Some people actually chew on the mildly sweet, threadlike strands, but it’s common made into a tea, too. Known as a diuretic, some people drink corn silk in tea form to ease urinary tract infection symptoms. (8, 9) People with high blood pressure symptoms are known to turn to corn silk tea, too, thanks to its diuretic properties. (10) Because of that, it can decrease potassium levels in the blood, so be sure to consult with your doctor to make sure it’s the right fit for you and won’t interact with your medications. If you’re allergic to corn, it’s best to avoid this edible food scrap, too. (Hey, you can always compost it!)
While corn silk is relatively safe for many, here’s one more word of caution: Always look for organic corn products when consider edible food parts. Nonorganic versions are likely genetically modified with residues of glyphosate, the main ingredient in Monsanto’s Roundup. Glyphosate is toxic and an endocrine disruptor in human cell lines. (11)
4. Strawberry Stems
Strawberry nutrition usually focuses on the fruit’s robust manganese and vitamin content, but it turns out, the leaves are potent health powerhouses, too. In fact, the berry’s fresh leaves contained higher ORAC values than the actual fruit part. (12) Just a quick refresher: Antioxidants are evaluated by an ORAC Score (oxygen radical absorption capacity) and tests the power of a plant to absorb and eliminate free radicals.
In researching edible food parts, I stumbled upon several studies investigating the “value-added” potential of certain food parts. In other words, scientists are actively looking at scraps like strawberry leaves and the potential to turn into healthy products. But to keep things simple, I suggest just tossing the leaves into your blender for smoothies or sprinkling on top of salads. Here’s why…
As it turns out, strawberry leaves are teeming with bioactive compounds, including anti-inflammatory, disease-fighting flavonoids like quercetin and kaempferol. Studies show us that kaempferol inhibits cancer cell growth and induces cancer cell death, all while appearing to preserve normal cell viability.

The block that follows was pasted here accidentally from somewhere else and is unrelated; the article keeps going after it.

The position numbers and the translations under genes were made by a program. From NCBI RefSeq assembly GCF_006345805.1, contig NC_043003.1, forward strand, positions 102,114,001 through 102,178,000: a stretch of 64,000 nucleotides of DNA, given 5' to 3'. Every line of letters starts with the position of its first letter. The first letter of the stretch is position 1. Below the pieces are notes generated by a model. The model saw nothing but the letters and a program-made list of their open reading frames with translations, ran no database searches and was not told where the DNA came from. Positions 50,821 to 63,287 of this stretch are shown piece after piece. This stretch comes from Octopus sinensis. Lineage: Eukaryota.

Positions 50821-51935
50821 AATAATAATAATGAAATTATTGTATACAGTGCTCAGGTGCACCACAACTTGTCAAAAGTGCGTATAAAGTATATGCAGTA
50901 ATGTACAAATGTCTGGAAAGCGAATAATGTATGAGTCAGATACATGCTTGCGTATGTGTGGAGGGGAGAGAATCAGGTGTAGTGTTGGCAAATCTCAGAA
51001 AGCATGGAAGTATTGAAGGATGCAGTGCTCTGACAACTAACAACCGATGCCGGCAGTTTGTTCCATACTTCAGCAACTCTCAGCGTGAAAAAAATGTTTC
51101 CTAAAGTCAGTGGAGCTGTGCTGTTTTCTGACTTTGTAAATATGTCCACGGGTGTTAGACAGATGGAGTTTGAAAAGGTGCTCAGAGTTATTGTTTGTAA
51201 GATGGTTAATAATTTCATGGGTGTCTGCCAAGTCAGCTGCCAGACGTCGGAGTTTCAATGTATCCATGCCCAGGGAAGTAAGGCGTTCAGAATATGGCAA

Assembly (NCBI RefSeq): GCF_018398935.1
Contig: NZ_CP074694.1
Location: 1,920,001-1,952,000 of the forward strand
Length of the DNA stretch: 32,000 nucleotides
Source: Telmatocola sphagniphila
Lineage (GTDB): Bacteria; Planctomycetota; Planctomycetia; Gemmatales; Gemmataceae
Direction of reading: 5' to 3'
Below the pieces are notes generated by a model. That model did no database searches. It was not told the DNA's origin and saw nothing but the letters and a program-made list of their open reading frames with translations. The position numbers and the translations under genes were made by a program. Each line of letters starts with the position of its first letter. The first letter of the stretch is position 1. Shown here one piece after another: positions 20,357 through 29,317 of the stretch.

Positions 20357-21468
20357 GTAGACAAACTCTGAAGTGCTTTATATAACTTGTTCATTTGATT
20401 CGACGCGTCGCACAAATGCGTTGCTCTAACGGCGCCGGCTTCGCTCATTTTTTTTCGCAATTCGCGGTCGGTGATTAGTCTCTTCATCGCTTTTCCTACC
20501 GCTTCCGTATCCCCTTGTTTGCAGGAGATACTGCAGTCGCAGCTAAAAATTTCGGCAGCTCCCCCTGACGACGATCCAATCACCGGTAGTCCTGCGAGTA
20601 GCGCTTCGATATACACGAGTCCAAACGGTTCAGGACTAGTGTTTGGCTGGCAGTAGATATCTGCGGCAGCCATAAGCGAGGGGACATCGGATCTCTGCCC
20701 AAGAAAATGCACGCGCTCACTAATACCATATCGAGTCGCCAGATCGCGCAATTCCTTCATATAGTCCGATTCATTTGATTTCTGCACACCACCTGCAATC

In addition, scientists identified ellagitannins as one of the distinguishing compound classes in strawberry leaves. The functional food industry is very interested in ellagitannin compounds, thanks to their potential to improve vascular health and prevent degenerative disease.
5. Onion Skins
Tossing away onion skins is a major no-no in my household, and for many reasons. First, you can actually use the skins to add nutrition and flavor to your homemade bone broth recipes. I throw onion skins and even whole onions (with skins) into a pot and simmer bones to create the base of a nourishing tonic. After a long, slow simmer, I strain out the skins and onions and build the rest of my soup from there.
While most studies looking at onion skin nutrition focus on extract forms, you can still obtain some added nutrition when you use the skins, particularly in a broth. (Plus, skipping store-bought broths helps save money, packaging, and in the case of canned broths, BPA toxic effects. Onion skins used for broth creation also helps with a high blood pressure diet.
Quercetin and other compounds in onion skins possess blood sugar-lowering potential. In fact, onion skins may improve your gut health in a way that helps blunt the negative side effects associated with eating a high-carb meal. Studies also suggest that onion skin compounds potentially help:
- lower inflammation
- improve insulin resistance
- thin the blood, reducing the risk of clots
- lower cholesterol
6. Broccoli Leaves
If your favorite farmer’s market stand sells broccoli with most of the leaves stripped, they’re doing you a disservice. Turns out, broccoli nutrition isn’t limited to just the florets; the leaves are loaded with antioxidants ready to take on free radicals circulating in your body. These harmful free radicals are linked to cancer, accelerated aging and all sorts of health problems. In fact, broccoli leaves pack potent anticancer activity, according to a 2015 study published in Preventive Nutrition & Food Science.
Try boiling the leaves for a few minutes to use as a wrap alternative or chop and sauté like other greens.
7. Cauliflower Leaves
Ever tap into romaine lettuce nutrition by grilling the greens? You can do the same type of thing with cauliflower leaves. Most people choose to only cook and consume the white “head” of cauliflower, since the tougher stem and leaves can cause digestive upset for some people and tend to be tougher in texture. But others can tolerate the greens. If that’s the case, I suggest trying out this roasted cauliflower leaf recipe.
8. Watermelon Rinds
When studying the potential toxicity of watermelon rinds, scientists were pleasantly surprised that it appeared safe to eat. In fact, a 2015 study published in Research Journal of Environmental Sciences, researchers tout eating watermelon rinds as a way to obtain nutrients while also reducing food waste.
Researchers at Texas A&M University found the rind is loaded with citrulline, the precursor to the circulation-improving amino acid arginine.